For the ith year, the average NDVI value of the jth CLU polygon was calculated and all pixels within this polygon were classified into two types (higher than average of the field and lower than average of the field for a given year):

$${\overline{NDVI}}_{i,j}=\frac{\sum _{1}^{n}NDV{I}_{i,j,k}}{n}$$
$$snNDV{I}_{i,j,k}=\{\begin{array}{c}High\,NDVI\,if\,NDV{I}_{i,j,k}\,\ge {\overline{NDVI}}_{i,j}\\ Low\,NDVI\,if\,NDV{I}_{i,j,k}\, < {\overline{NDVI}}_{i,j}\end{array}$$

where n and k indicate the total number of pixels and kth pixel in the jth polygon. rNDVI is relative NDVI, and snNDVI is the spatially normalized NDVI for a given year.

We then determined the temporal variation of snNDVI expressed as degree of stability, or tnNDVI (temporally normalized NDVI). We calculated year-by-year variation for each corn and soybean pixel and then classified each pixel as stable high, stable low, or unstable NDVI, using the following equations:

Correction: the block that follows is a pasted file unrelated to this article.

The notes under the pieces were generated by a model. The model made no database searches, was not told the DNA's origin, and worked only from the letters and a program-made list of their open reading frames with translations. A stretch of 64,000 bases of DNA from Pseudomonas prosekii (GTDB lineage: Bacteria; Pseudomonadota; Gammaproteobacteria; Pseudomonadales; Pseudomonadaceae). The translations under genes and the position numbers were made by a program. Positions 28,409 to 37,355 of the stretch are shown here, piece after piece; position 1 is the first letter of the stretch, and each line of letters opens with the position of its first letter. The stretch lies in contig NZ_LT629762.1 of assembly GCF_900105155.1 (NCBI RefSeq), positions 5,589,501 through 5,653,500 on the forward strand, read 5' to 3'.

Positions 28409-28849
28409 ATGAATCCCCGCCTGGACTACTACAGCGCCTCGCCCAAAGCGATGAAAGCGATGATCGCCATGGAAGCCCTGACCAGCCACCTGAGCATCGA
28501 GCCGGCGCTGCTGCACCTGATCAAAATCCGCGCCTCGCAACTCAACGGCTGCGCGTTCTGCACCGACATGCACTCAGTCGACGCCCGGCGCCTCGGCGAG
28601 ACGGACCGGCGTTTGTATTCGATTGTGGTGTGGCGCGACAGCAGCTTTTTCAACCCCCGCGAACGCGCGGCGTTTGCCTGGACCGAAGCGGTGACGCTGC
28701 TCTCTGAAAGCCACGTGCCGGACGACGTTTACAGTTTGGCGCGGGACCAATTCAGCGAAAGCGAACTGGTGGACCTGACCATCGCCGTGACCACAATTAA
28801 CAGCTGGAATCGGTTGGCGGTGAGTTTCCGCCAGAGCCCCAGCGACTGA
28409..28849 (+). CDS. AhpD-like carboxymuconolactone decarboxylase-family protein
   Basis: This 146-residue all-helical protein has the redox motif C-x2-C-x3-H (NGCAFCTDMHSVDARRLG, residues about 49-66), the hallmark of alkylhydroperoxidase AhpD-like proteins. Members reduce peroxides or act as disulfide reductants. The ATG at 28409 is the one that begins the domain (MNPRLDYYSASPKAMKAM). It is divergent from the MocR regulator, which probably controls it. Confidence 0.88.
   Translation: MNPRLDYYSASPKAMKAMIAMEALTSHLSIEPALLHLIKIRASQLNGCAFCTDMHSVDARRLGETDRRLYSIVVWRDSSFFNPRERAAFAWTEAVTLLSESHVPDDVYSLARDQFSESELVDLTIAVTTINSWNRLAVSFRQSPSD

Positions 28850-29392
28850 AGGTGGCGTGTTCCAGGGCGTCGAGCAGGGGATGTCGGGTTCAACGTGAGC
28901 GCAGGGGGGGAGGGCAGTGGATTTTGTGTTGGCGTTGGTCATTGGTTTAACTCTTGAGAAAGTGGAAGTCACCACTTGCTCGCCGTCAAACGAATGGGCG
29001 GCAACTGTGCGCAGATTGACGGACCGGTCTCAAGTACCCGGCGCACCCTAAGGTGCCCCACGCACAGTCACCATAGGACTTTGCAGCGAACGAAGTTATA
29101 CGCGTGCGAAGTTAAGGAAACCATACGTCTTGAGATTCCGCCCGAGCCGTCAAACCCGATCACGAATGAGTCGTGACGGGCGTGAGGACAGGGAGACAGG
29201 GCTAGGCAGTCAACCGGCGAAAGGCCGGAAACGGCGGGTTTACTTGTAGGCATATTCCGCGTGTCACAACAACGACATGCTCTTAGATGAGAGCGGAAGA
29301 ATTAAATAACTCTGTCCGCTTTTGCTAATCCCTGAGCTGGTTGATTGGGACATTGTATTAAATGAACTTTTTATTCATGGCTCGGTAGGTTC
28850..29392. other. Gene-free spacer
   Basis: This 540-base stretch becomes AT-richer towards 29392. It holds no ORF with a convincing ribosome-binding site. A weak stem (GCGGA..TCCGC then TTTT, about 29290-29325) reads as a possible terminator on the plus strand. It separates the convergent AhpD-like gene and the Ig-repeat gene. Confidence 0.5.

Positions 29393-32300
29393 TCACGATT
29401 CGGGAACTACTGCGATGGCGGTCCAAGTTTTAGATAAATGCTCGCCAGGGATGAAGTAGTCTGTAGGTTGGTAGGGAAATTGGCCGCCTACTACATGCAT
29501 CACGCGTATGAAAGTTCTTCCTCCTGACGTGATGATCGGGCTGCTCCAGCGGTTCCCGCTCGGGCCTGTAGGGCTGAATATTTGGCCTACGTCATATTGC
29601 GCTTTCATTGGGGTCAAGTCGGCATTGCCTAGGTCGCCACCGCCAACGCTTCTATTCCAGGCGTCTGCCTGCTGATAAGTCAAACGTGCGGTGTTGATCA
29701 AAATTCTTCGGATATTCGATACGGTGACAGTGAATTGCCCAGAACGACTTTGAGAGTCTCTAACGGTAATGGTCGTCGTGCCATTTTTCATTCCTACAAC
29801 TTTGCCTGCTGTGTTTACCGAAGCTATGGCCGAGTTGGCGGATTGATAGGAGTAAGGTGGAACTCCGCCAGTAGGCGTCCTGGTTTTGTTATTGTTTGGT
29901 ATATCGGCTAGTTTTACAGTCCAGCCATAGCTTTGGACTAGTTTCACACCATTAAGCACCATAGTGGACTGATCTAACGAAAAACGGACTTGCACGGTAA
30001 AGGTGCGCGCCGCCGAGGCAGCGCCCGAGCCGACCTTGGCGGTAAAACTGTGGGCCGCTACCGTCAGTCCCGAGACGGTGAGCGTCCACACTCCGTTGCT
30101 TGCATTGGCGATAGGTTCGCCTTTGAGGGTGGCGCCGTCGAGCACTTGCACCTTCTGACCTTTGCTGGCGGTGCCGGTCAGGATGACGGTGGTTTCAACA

$${\overline{snNDVI}}_{j,k}=\frac{\sum _{1}^{8}snNDV{I}_{i,j,k}}{8}$$
$$tnNDV{I}_{j,k}=\sqrt{\frac{1}{8}\sum _{1}^{8}{(snNDV{I}_{i,j,k}-snNDV{I}_{j,k})}^{2}}$$
$$Stabilit{y}_{j,k}=\{\begin{array}{c}SH\,if\,NDV{I}_{i,j,k}\,\ge {\overline{NDVI}}_{i,j}\,and\,tnNDV{I}_{j,k} < 0.15\\ SL\,if\,NDV{I}_{i,j,k}\,\ge {\overline{NDVI}}_{i,j}\,and\,tnNDV{I}_{j,k} < 0.15\\ U\,if\,tnNDV{I}_{j,k}\ge 0.15\end{array}$$

Stable high NDVI pixels were identified where the pixelwise NDVI over the eight years was always greater than the average of the field with a tnNDVI less than 0.15. Stable low NDVI pixels were identified where the mean NDVI for each pixel for the eight years was always lower than the average of the field with a tnNDVI less than 0.15. Unstable areas were identified where the tnNDVI was greater than 0.15.

Yield and N Uptake Estimates

We estimated subfield yields by deconvoluting observed USDA NASS county-level yields for any given year into high and low yield areas using equations (13) based on their respective NDVI values to maintain the proportionality of differences among NDVI using the following equations: